Parks was the producer/lyricist for Smile, the most famous and contentious Beach Boys album — so contentious that, while started in 1966, it wasn’t officially released until 2004. But that was long ago. The occasion for conversing with one of the most esteemed producer/arrangers in Rock history has a contemporary urgency.
Parks is making a rare appearance as an artist at the MidPoint Music Festival, traveling with Clare and the Reasons, who serve as his opening act and backing band. The rarity of this event can only be described bluntly — Van Dyke Parks has never toured as an artist. Sporadic gigs near his California base, yes. Serving as a sideman on other artists’ tours, occasionally. A full blown Van Dyke Parks tour? Never.
“I’ve never promoted an album out on the road,” Parks says from his Pasadena home. “It wasn’t because I was too precious, it’s because I needed to make a living to get my kids through school. I came to the reasonable conclusion that, when applause evaporates, there really is nothing to show for a performance but the memory of it. And that, to me, is asking a lot for an artist, just to count memories. So I’ve always wanted to put my discipline into the studio procedure and that’s what has fascinated me.”
Clare and the Reasons is the reason for Parks’ decision to take his music out for the first time ever, specifically the Reasons’ Clare Manchon. Parks has known Manchon, the daughter of friend and Folk legend Geoff Muldaur, all her life and when she asked him to accompany her band for a series of dates, he could hardly decline.
“Clare asked me, out of the blue, to play a West Coast tour,” Parks says. “We did Seattle to L.A. and there was no bloodshed, no contusions or abrasions. In fact, there wasn’t an untoward word. When I started, I realized they were willing and eager to play with me, and I found myself working with some incredible musicians.
They’re all superior to me. They’re musical geeks, they’re tweezerheads. They’re bona fide musicians who take a great deal of interest in musical challenges, and we really raise the dust when we play. And they’re so darn nice, Clare’s so beautiful and they have a sense of fantasm; they’re so far outside the box, they’re a great act for me to follow. They’re totally nuts. They make me look like the Rock of Gibraltar.”
Parks followed with several European dates, including headlining the Rothskilde Festival in Denmark this past spring, playing to a crowd of nearly 20,000 (“They did not come to see me, they came to see music and listen to what the festival directors hand out to them, but I felt safe in doing it,” Parks says), Spain's Primavera Festival and London’s Royal Festival Hall. Having celebrated his 67th birthday this year, Parks felt the time was finally right to present himself in a traditional touring sense.
“I had an epiphany,” he says. “If not now, when? Going on tour does a couple things, in my case. It allows me to promote material that has passed its expiration date. Some hasn’t; some seems like durable goods that’s a challenge to play. I work very hard to keep the athletic tone that I had as a youth on the piano, because I can bang the hell out of a piano. It’s an adversarial sport.”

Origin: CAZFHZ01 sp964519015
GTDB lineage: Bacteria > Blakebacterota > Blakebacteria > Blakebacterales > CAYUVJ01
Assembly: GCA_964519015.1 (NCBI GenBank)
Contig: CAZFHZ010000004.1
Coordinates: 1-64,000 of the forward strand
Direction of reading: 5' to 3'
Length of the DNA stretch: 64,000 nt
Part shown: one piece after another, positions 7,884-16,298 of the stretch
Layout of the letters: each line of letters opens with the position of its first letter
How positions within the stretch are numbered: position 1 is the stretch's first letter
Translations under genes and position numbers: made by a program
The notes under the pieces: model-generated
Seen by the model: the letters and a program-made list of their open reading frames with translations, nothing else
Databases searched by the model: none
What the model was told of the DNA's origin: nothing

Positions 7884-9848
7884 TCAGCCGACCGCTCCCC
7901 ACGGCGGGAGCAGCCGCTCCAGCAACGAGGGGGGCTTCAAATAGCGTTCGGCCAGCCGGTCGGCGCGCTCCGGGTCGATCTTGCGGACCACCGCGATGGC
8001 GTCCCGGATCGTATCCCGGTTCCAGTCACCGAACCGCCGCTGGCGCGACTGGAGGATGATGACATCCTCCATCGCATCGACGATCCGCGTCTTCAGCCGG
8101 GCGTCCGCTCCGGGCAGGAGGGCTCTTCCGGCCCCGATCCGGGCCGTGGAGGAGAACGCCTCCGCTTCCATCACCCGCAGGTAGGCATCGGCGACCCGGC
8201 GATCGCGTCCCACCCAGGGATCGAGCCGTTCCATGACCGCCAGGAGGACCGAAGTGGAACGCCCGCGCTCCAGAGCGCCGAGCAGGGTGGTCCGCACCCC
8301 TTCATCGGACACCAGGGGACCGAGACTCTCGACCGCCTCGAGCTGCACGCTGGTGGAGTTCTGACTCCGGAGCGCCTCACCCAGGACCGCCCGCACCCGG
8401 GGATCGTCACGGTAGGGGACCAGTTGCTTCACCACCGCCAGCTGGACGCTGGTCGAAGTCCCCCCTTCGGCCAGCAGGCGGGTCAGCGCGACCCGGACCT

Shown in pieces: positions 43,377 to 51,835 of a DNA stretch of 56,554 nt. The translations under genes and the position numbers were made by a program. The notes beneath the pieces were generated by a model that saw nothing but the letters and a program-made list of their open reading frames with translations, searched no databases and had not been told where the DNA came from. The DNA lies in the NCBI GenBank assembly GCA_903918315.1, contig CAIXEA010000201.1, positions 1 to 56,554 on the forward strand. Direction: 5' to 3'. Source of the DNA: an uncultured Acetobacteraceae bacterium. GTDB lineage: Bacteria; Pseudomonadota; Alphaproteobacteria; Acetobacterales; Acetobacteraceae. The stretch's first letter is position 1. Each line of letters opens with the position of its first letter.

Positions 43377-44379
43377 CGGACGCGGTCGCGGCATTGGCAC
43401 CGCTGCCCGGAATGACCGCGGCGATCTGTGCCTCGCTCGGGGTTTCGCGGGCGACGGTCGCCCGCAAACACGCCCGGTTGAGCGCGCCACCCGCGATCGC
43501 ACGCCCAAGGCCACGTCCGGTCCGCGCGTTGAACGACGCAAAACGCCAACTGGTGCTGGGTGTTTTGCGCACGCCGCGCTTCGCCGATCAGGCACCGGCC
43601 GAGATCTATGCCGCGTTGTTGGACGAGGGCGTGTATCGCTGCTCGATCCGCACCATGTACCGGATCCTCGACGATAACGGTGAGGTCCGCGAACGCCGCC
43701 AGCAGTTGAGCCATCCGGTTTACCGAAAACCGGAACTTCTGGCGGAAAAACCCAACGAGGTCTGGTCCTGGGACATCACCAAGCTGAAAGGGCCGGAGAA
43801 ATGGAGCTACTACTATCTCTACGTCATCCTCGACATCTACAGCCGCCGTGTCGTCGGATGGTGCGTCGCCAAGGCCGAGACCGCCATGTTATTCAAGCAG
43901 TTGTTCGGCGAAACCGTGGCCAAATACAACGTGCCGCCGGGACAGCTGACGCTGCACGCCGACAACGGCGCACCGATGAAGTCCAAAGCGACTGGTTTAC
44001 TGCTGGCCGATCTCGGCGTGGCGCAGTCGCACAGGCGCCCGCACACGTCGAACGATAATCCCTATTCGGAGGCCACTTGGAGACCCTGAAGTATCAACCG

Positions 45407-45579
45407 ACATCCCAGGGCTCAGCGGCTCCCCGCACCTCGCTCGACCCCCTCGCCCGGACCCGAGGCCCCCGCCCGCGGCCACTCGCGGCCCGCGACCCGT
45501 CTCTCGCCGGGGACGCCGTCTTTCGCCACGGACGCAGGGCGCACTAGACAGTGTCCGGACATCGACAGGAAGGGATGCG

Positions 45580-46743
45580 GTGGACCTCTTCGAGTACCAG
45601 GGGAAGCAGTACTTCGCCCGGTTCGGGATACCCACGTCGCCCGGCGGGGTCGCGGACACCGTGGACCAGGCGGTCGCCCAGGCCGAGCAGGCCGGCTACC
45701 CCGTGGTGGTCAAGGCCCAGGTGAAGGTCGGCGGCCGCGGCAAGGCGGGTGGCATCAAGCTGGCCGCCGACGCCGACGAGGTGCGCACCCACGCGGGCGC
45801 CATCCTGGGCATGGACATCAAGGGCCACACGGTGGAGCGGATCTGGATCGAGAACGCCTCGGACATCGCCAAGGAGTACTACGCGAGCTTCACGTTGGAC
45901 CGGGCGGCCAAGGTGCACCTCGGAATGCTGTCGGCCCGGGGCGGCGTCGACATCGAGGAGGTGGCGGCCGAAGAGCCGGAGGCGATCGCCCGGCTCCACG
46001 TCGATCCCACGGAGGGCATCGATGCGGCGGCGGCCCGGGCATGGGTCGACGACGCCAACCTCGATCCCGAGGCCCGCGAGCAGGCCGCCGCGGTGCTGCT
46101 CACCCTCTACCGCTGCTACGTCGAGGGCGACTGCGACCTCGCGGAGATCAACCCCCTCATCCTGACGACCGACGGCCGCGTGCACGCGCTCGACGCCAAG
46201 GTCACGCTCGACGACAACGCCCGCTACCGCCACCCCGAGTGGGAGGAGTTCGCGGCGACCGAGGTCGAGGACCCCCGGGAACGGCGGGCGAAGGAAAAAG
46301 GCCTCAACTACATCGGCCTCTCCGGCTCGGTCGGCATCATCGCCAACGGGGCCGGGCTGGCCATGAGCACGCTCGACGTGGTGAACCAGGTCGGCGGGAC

Parks has had a colorful career to this point. A Mississippi native, Parks was a child actor in television and films who studied clarinet and piano as a teenager. At 20, he learned to play guitar, moved to Los Angeles and started a Folk duo with his older brother Carson; within two years he was an artist, arranger and session musician at Warner Brothers (including a stint as the head of the audio/visual department, the first in the industry to promote new music via videos). Parks met Brian Wilson through The Byrds' producer Terry Melcher and Wilson, intrigued by Parks’ musical range, hired him to write lyrics for Smile.
Parks maintained a sporadic recording career after his 1968 orchestral/psychedelic Pop debut, Song Cycle (“My daughter says I should have named it Song Psycho …”), culminating with Orange Crate Art, his 1995 collaboration with Wilson and his 1998 live album Moonlighting. And 2004 finally saw the release of Smile in the form that Brian Wilson originally intended.
“The United States is exalted as a place where individuals are allowed to be individuals but I don’t think that’s necessarily so in music,” Parks says. “I think I’ve had a hard time because my work is hard to classify. It’s been a high-risk area for me, music, because I don’t fit in any category. But I’m not complaining … I’d like to do it all again in half the time.”
Parks is clearly delighted to be on the road at this stage of his life and career, playing to longtime fans who are thrilled to see his first ever tour and new fans who know him only by reputation and his association with Clare and the Reasons. He is self-deprecating to a fault for a man with his résumé and he is sincerely tickled at the prospect of attracting a crowd.
“Playing (live) is a different discipline and it requires savvy, practice and careful thought, and I can take care of a lot of things with just hard work. The only thing I can’t really do is change my face,” Parks says wryly. “The die is cast. I tell my kids, ‘There may be snow on the roof but a fire rages within.’ And then they say, ‘Oh, Dad.’ ”
And for those who might wonder, Parks is indeed working on material for a new album, some of which he will present at MidPoint, blended with obscure classics from his undeservedly underground catalog.
“I deserve the right to play music that I have never
played publicly, but I also feel an obligation to bring novelty to the
event, so I’m doing that,” Parks says. “I’ve thought of things since
9/11, I’m with you, I’m living in the present. But I like to avoid it
in my work. I don’t like to hit people in the head with a ball-peen
hammer when I’m delivering the news.”
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